Areas traditionally not considered endemic like Quiche
and the Verapaces, showed significant infection rates. For
R. prolixus the department of Chiquimula showed the highest rate of infection with T. cruzi.
Table II shows the infection rates with T. cruzi of the
three species of vectors by growth stages. Only R.
prolixus showed infection in the first larval stage and all
species show some infection by the second stage. There
is a considerable tendency of the percentage of infection
to increase with age in the case of R. prolixus (r = 0.771, p
= 0.036) and T. dimidiata (r = 0.886; p = 0.009). But this
tendency is not seen in T. nitida (r = 0.406; p = 0.212).
Infection rates of R. prolixus and T. dimidiata are very
similar. The Chi square analysis shows no significant differences of infection rates with T. cruzi among the three
species of vectors (p = 0.131).
Infection rate in T. nitida females and the second larval stage of both sexes is higher, but in the third larval
stage the rate of infection decreases. It was not possible
to perform an statistical analysis to check the significance
of these differences because of the small sample size.
The females in R. prolixus are more abundant than the
males (p = 0.037), but in T. nitida (p = 0.011) and T.
dimidiata (p < 0.0001) there are significantly more males.
The males in T. dimidiata tend to show higher rates of T.
cruzi infection than the females (p = 0.030).
Table III shows the results of the total infestation assessment in one house with both vectors T. dimidiata
and T. nitida. T. dimidiata was more than six times as
prevalent as T. nitida, however no significant differences
(p = 0.06) were found between the T. cruzi infection rates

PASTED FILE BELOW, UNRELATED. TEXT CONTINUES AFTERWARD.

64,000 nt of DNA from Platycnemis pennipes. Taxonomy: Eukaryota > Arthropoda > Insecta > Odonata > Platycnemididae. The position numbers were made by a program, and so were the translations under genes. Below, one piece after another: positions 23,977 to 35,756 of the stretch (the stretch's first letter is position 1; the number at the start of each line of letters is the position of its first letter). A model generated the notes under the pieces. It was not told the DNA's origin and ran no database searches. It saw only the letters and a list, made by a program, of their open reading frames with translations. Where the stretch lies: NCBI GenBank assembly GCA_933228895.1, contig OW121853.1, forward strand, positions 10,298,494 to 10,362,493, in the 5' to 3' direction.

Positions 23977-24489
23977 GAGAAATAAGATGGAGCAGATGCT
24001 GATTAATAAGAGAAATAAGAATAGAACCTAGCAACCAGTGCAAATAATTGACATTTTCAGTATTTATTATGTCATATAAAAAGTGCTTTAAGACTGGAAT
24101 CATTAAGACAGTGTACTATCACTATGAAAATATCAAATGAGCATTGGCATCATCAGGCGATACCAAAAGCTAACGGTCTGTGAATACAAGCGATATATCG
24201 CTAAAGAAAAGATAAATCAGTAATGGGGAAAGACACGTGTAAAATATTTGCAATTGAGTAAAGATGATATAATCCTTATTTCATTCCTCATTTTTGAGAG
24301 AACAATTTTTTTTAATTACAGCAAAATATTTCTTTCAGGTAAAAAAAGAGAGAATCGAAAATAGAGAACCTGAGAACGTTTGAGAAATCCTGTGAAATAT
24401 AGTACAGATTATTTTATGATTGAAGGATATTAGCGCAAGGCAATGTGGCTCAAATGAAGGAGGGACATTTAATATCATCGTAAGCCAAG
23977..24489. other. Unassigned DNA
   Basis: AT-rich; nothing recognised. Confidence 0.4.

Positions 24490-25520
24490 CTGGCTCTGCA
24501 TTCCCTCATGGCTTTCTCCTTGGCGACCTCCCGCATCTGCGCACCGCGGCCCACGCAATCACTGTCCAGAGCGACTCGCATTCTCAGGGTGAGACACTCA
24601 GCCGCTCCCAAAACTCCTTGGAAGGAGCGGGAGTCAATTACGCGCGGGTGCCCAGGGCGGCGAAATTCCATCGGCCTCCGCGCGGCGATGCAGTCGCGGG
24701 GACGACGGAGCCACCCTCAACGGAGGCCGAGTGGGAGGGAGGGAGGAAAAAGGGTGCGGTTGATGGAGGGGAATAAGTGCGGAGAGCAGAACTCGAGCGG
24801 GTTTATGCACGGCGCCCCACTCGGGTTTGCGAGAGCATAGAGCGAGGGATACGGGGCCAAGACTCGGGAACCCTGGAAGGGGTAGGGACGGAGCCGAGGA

of the two species. The third stage of T. dimidiata was
the most prevalent, accounting 36% of the T. dimidiata
bugs captured. The trend of increasing infection with increasing age of the bug was also seen.
The infection rate with T. cruzi and T. rangeli were
compared in three different houses in the same village
that only contained R. prolixus (Table IV). In one house
only T. cruzi was found; in the other houses both parasites were present in R. prolixus. The non-pathogenic
protozoan T. rangeli was only rarely found in the salivary

Mem Inst Oswaldo Cruz, Rio de Janeiro, Vol. 98(3), April 2003

307

TABLE I
Natural infection with Trypanosma cruzi in three species of triatominae in different departments of Guatemala
Rhondius prolixus (%) a

Department

Triatoma dimidiata (%)

Chiquimula
Santa Rosa
Retalhuleu
Guatemala
Zacapa
Baja Verapaz
Alta Verapaz
San Marcos
Quiche
Jutiapa
Escuintla
Progreso
Jalapa
Suchitepequez
Quetzaltenango
Chimaltenango

282/779 (36.2)

Total

484/2344 (20.6)

202/1534 (13.2)

0/10 (0)

0/21 (0)

Triatoma nitida (%)

10/87 (11.5)
226/776 (29.1)
3/10 (30)
42/244 (29.1)
0 /2 (0)
6/46 (13.0)
3/120 (2.5)
1 /24 (4.2)
3/34 (8.8)
25/258 (9.7)
1/8 (13)
0/21 (0)
0/25 (0)
0/12 (0)
0/7 (0)
0/1 (0)

1/1 (100)

320/1675 (19.1)

15/109 (13.8)

Total (%)
293/867 (34)
226/776 (29.1)
3/10 (30)
55/299 (18.4)
202/1536 (13.2)
6/46 (13)
3/121 (2.5)
1/24 (4.2)
4/45 (8.9)
25/258 (9.7)
1/8 (13)
0/21 (0)
0/97 (0)
0/12 (0)
0/7 (0)
0/1 (0)

13/55 (23.6)

0/1 (0)
1/1 (100)

0/51 (0)

819/4128 (19.8)

a: percentage of infected; b:positive bugs/bugs dissected

TABLE II
Infection rate of Triatoma dimidiata, Triatoma nitida and Rhodnius prolixus with Trypanosoma cruzi (T. c.), by stage
Stage

R. prolixus
c.a

T. dimidiata

T. nitida

Total

T. c.

Total

T. c.

Total

T.

Male
Female
Fifth
Fourth
Third
Second
First

454
519
330
305
393
228
115

105
143
60
62
87
24
3

23.1
28
18.2
20.3
22.1
10.5
2.6

402
292
233
193
409
123
23

93
48
55
33
78
13
0

23.1
18.4
23.6
17.1
19.1
11.0
0

17
5
14
9
36
17
11

3
2
4
0
2
4
0

17.6
40.0
28.6
0
5.6
24.0
0

Total

2344

484

20.6

1675

320

19.1

109

15

13.8

a: number of bugs positive for T. cruzi; b: percentage of bugs positive for T. cruzi

TABLE III
Infection rate of Triatoma dimidiata and Triatoma nitida with
Trypanosoma cruzi (T. c.), in one house demolished in Villa
Canales, Guatemala
T. dimidiata
T.

c.a

Stage

Total

Adult
Fifth
Fourth
Third
Second
First

33
32
34
112
81
16

20
9
8
17
12
0

Total

308

66

T. nitida
%

glands of R. prolixus (Table IV). No significant difference was found in the rates of flagellate infections for R.
prolixus between the different houses in the same village
(p = 0.165).
DISCUSSION

Total

T. c.

61
28
24
15
15
0

29
4
1
3
6
5

12
2
0
0
2
0

41
50
0
0
33
0

21

48

16

33

a: number of bugs positive for T. cruzi; b: percentage of bugs


positive for T. cruzi

T. cruzi vectors were found in all but six departments


in Guatemala. Our method of sampling overestimates the